Cite this

Eisenman, H. C., Nosanchuk, J. D., Webber, J. B. W., Emerson, R. J., Camesano, T. A., & Casadevall, A. (2005). Microstructure of cell wall-associated melanin in the human pathogenic fungus Cryptococcus neoformans. Biochemistry, 44(10), 3683-3693. https://doi.org/10.1021/bi047731m

Microstructure of cell wall-associated melanin in the human pathogenic fungus Cryptococcus neoformans. / Eisenman, Helene C.; Nosanchuk, Joshua D.; Webber, J. Beau W; Emerson, Ray J.; Camesano, Terri A.; Casadevall, Arturo.

In: Biochemistry, Vol. 44, No. 10, 15.03.2005, p. 3683-3693.

Research output: Contribution to journalArticle

Eisenman, HC, Nosanchuk, JD, Webber, JBW, Emerson, RJ, Camesano, TA & Casadevall, A 2005, 'Microstructure of cell wall-associated melanin in the human pathogenic fungus Cryptococcus neoformans', Biochemistry, vol. 44, no. 10, pp. 3683-3693. https://doi.org/10.1021/bi047731m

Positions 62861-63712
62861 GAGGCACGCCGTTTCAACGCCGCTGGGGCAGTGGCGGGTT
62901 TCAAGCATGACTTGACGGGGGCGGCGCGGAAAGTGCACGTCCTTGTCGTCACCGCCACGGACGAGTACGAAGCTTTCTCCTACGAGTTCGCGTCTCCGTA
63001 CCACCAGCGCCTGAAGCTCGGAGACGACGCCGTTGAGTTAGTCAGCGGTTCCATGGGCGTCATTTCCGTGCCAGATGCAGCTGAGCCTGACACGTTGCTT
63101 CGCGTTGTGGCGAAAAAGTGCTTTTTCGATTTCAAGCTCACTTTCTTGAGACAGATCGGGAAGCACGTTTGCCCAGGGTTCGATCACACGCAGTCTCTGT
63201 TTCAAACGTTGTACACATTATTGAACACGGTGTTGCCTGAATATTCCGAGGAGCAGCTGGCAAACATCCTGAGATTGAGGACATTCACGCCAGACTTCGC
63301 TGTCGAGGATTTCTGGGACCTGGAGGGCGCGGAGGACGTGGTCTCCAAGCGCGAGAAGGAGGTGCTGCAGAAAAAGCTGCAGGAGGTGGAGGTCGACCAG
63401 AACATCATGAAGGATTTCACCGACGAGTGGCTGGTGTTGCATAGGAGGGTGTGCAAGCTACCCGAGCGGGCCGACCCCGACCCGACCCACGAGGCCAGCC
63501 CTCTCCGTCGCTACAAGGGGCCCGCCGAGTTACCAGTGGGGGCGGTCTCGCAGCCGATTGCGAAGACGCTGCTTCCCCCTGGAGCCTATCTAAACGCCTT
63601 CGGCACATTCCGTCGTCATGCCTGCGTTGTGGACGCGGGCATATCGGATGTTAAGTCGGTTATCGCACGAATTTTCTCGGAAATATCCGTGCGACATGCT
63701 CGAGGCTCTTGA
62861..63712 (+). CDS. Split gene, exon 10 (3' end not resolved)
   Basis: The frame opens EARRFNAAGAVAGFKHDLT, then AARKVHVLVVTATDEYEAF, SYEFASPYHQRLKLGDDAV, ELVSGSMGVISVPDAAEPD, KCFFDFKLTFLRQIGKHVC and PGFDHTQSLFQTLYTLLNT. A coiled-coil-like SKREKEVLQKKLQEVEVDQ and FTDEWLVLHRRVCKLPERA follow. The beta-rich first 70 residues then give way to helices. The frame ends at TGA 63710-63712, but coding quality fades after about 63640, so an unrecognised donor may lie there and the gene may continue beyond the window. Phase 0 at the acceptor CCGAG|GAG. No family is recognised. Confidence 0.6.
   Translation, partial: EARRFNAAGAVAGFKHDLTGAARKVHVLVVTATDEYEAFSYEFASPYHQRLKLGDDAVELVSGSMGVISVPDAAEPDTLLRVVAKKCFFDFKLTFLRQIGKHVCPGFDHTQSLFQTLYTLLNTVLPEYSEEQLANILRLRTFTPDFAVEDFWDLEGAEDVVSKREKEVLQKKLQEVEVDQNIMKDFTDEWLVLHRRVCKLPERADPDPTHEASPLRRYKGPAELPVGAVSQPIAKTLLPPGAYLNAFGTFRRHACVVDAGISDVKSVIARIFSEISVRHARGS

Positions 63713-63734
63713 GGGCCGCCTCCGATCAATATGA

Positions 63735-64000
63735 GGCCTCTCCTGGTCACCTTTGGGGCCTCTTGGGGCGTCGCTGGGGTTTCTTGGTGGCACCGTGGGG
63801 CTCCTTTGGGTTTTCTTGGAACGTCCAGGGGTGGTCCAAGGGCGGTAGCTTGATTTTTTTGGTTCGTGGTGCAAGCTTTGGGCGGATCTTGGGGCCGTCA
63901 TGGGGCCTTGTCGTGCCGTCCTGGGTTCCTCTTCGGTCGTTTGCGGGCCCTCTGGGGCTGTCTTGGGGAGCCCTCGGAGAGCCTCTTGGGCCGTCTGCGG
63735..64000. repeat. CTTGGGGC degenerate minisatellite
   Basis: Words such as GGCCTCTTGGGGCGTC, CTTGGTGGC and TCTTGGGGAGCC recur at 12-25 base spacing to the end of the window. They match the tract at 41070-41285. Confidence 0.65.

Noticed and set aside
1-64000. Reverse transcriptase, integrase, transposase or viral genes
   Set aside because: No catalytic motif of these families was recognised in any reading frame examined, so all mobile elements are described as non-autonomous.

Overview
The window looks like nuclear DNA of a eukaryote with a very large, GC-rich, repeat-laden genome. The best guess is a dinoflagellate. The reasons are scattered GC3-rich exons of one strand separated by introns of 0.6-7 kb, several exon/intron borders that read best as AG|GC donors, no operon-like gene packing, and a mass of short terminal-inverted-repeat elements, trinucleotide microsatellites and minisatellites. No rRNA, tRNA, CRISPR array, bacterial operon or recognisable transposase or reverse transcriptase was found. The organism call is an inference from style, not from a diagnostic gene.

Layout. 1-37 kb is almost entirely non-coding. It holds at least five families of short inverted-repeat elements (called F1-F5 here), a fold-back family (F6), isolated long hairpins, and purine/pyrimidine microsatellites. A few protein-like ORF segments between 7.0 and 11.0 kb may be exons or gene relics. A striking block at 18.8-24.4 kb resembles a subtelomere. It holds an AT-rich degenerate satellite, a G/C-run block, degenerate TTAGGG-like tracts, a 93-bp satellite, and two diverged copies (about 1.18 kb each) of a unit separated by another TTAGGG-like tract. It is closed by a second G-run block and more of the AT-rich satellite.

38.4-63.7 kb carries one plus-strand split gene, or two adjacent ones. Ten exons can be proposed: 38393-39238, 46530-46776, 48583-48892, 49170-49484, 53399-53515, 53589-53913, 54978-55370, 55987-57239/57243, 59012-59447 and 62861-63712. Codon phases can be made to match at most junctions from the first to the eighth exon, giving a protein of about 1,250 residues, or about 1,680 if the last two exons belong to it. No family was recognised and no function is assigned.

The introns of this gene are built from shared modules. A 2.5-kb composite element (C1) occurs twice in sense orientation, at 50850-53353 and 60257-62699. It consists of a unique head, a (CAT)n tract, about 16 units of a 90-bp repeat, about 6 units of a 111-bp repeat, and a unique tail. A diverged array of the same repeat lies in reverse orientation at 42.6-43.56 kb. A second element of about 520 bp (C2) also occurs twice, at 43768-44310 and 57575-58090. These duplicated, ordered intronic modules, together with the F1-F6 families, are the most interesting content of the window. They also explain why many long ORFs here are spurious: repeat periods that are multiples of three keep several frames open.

Eisenman, Helene C. ; Nosanchuk, Joshua D. ; Webber, J. Beau W ; Emerson, Ray J. ; Camesano, Terri A. ; Casadevall, Arturo. / Microstructure of cell wall-associated melanin in the human pathogenic fungus Cryptococcus neoformans. In: Biochemistry. 2005 ; Vol. 44, No. 10. pp. 3683-3693.
@article{4af2c74c6c8540d9b164606f7eae5dfa,
title = "Microstructure of cell wall-associated melanin in the human pathogenic fungus Cryptococcus neoformans",